‘Ah,’ said Albine at last, ‘how sweet it used to be in the sunshine! Don’t you remember? One morning we walked past a hedge of tall rose bushes, to the left of the flower-garden. I recollect the very colour of the grass; it was almost blue, shot with green. When we reached the end of the hedge we turned and walked back again, so sweet was the perfume of the sunny air. And we did nothing else, that morning; we took just twenty paces forward and then twenty paces back. It was so sweet a spot you would not leave it. The bees buzzed all around; and there was a tomtit that never left us, but skipped along by our side from branch to branch. You whispered to me, “How delightful is life!” Ah! life! it was the green grass, the trees, the running waters, the sky, and the sun, amongst which we seemed all fair and golden.’

She mused for another moment and then continued: ‘Life ‘twas the Paradou. How vast it used to seem to us! Never were we able to find the end of it. The sea of foliage rolled freely with rustling waves as far as the eye could reach. And all that glorious blue overhead! we were free to grow, and soar, and roam, like the clouds without meeting more obstacles than they. The very air was ours!’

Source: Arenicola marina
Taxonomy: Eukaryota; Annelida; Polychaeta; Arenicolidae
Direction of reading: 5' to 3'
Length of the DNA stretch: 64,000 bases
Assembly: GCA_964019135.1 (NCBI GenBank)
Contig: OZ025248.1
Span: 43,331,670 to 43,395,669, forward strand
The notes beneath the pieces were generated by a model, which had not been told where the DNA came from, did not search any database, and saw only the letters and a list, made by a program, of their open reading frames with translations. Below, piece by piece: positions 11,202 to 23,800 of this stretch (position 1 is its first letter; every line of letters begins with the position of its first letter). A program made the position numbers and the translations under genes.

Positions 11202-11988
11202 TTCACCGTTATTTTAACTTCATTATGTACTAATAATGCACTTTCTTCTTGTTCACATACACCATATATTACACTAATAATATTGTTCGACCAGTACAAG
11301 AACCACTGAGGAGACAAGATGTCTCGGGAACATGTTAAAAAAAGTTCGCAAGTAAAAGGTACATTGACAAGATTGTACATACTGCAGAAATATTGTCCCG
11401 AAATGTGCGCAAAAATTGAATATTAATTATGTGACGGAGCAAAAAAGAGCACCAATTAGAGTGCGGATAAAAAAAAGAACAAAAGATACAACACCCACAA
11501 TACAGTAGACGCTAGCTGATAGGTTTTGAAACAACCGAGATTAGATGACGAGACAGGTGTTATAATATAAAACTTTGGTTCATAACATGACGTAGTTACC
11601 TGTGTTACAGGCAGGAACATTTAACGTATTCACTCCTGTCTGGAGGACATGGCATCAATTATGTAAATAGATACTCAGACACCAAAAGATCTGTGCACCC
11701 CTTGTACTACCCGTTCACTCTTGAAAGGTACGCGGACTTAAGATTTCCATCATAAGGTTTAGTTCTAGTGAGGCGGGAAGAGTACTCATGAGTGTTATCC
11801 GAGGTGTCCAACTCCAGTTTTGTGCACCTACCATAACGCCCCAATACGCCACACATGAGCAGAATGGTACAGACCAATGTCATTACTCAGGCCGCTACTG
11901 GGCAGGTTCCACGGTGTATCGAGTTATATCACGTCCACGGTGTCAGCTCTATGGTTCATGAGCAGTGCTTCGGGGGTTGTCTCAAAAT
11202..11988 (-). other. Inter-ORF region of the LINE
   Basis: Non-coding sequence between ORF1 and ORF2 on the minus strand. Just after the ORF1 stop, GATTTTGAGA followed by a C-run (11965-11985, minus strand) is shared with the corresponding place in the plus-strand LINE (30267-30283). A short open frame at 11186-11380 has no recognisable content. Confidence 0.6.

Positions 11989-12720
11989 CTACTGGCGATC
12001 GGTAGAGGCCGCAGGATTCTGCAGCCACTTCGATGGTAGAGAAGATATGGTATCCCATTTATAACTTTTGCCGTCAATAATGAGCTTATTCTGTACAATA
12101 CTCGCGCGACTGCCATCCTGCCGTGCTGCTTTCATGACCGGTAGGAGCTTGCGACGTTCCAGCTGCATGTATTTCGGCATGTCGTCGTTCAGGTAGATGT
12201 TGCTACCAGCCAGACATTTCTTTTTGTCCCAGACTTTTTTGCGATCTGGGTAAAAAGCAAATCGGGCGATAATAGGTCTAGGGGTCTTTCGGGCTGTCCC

She stopped and pointed to the low walls of the church.

‘But, here, you are in a grave. You cannot stretch out your hand without hurting it against the stones. The roof hides the sky from you and blots out the sun. It is all so small and confined that your limbs grow stiff and cramped as though you were buried alive.’

‘No,’ answered the priest. ‘The church is wide as the world.’

But she waved her hands towards the crosses, and the dying Christ, and the pictures of the Passion.

‘And you live in the very midst of death. The grass, the trees, the springs, the sun, the sky, all are in the death throes around you.’

‘No, no; all revives, all grows purified and reascends to the source of light.’

He had now drawn himself quite erect, with flashing eyes. And feeling that he was now invincible, so permeated with faith as to disdain temptation, he quitted the altar, took Albine’s hand, and led her, as though she had been his sister, to the ghastly pictures of the Stations of the Cross.